DB2 Naming Standards

Last week, I read this article by Craig Mullins: https://www.sswug.org/craigmullins/sql-server/whats-in-a-name-on-database-naming-standards/. Go read it, this blog entry will still be here when you get back.

I have to say that in large part, I agree. I don’t like having differing naming standards for tables and views. And certainly not for aliases.

I do like to have a naming standard for constraints and indexes though. For constraints, I’m never going to change one constraint to another – a primary key to a foreign key for example. So I like to include PK and the table name in the constraint name for primary keys, and FK and the table name in the constraint name for foreign keys. This makes troubleshooting easier, because when an insert or update fails due to a FK violation, many applications will give the foreign key name. I like it when that name means something to me. And again, I’m not going to change the meaning of an existing FK constraint, so there’s no reason not to include that information in my mind.

I get Craig’s contention about keeping the meta data out of the object name, but with indexes, there’s very little that can be done to alter the index – significant alterations require dropping and re-creating anyway, where re-naming is easy. I agree in not including PK or FK in an index name, as the primary or foreign keys can change without regards to the index name. But I do like to have ‘IX’ in there for indexes and a ‘U’ if it’s a unique index. I’m not going to change an index from unique to non-unique without the opportunity to rename it. One of the reasons I have IX in there for my index names is to differentiate them from vendor indexes or to meet with vendor naming standards.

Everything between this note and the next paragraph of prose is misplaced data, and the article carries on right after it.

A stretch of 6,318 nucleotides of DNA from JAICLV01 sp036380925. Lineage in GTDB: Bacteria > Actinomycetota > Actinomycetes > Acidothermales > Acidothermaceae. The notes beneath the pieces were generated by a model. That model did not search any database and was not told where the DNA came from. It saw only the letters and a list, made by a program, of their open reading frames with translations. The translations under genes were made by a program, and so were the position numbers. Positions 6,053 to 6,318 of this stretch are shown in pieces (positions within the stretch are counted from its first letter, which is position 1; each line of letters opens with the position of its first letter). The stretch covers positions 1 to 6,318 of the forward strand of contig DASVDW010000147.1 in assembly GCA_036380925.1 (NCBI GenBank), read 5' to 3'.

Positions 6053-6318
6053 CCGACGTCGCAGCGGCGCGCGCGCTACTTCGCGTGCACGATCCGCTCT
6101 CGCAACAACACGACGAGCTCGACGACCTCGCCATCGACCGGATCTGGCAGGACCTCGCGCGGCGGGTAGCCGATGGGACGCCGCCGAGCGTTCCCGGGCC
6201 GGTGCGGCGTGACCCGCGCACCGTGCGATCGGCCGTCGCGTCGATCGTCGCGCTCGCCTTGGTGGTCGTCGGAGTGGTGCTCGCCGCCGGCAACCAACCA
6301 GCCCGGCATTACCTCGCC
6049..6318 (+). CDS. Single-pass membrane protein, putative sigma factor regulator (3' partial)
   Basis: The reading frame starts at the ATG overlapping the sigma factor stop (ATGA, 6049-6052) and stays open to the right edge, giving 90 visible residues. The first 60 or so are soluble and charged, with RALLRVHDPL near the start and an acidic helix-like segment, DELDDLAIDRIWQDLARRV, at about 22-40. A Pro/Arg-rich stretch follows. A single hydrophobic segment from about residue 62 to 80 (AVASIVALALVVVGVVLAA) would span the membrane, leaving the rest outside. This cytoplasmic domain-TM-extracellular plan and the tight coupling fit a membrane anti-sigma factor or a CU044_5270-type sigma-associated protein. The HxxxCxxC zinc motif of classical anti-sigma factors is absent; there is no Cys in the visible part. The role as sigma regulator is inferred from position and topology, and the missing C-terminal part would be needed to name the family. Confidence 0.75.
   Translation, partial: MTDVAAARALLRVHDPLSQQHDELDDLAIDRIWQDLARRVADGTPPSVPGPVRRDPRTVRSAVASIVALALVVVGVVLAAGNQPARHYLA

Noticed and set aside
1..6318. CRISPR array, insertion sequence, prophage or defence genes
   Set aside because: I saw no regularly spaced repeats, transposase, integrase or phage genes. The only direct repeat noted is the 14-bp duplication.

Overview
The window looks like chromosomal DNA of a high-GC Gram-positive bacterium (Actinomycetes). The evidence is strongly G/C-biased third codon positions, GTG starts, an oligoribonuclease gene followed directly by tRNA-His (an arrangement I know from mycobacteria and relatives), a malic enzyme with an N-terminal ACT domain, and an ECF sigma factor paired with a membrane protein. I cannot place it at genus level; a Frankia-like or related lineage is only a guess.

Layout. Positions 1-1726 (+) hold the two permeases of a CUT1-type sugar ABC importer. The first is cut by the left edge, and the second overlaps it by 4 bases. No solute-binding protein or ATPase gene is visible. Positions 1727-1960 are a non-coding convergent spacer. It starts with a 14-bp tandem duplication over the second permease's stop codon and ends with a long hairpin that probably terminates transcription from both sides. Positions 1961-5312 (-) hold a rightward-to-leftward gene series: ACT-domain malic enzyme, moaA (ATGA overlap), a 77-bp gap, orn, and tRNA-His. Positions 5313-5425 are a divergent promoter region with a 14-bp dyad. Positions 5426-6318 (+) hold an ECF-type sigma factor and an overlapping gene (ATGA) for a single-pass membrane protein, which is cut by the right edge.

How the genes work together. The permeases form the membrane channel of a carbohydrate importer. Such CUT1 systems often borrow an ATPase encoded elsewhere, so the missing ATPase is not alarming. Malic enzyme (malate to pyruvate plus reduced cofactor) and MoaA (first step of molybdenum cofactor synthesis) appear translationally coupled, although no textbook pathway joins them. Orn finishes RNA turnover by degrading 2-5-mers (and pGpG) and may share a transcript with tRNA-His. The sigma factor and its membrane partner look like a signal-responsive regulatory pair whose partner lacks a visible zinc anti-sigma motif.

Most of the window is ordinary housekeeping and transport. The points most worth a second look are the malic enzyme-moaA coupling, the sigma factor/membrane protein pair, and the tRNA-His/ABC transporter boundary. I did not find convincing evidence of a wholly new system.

In IBM Websphere Commerce databases, there are very specific naming standards that custom objects should conform to. They are documented on a page in the IBM WebSphere Commerce Information Center.

Like it or not, if you have a vended database, you have to conform to vendor standards. Using those standards and a knowledge of IBM WebSphere Commerce databases, I have a pretty good idea just from the index name whether it is a primary key index, a base vendor index or a custom added index, which can be useful when reading explain plans.

I also have my own naming standards for both DB2 instances and databases. Instances, I like to have very generic names because I see them re-used for various purposes in both test and production environments. But databases themselves I like to have identifiers in for the app (WCS, Sterling, WebSphere Portal or whatever), for the client (several numbers or letters) and an identifier for the environment (Prod, stage, QA, dev, etc). That’s a lot to fit into 8 characters, but I find having these really makes a difference in preventing busy dbas from accidentally doing something to the wrong client, environment, or database. I also tend to have a database nearly exclusively dedicated to one application – a luxury that I know not everyone has.

A pet peeve of mine is also in column naming within tables. I get so frustrated when developers come to me with a table with columns named “field1”, “field2”, and “field3”. In today’s RDBMS it’s not hard to add a column later if needed, and I get a lot of developers submitting tables to me with these “just in case I need them” columns. Each field should have a descriptive name, and columns should not exist just in case they are needed at some future time – talk about a waste of space and a potential performance issue if all of those fields are suddenly populated and create overflow records.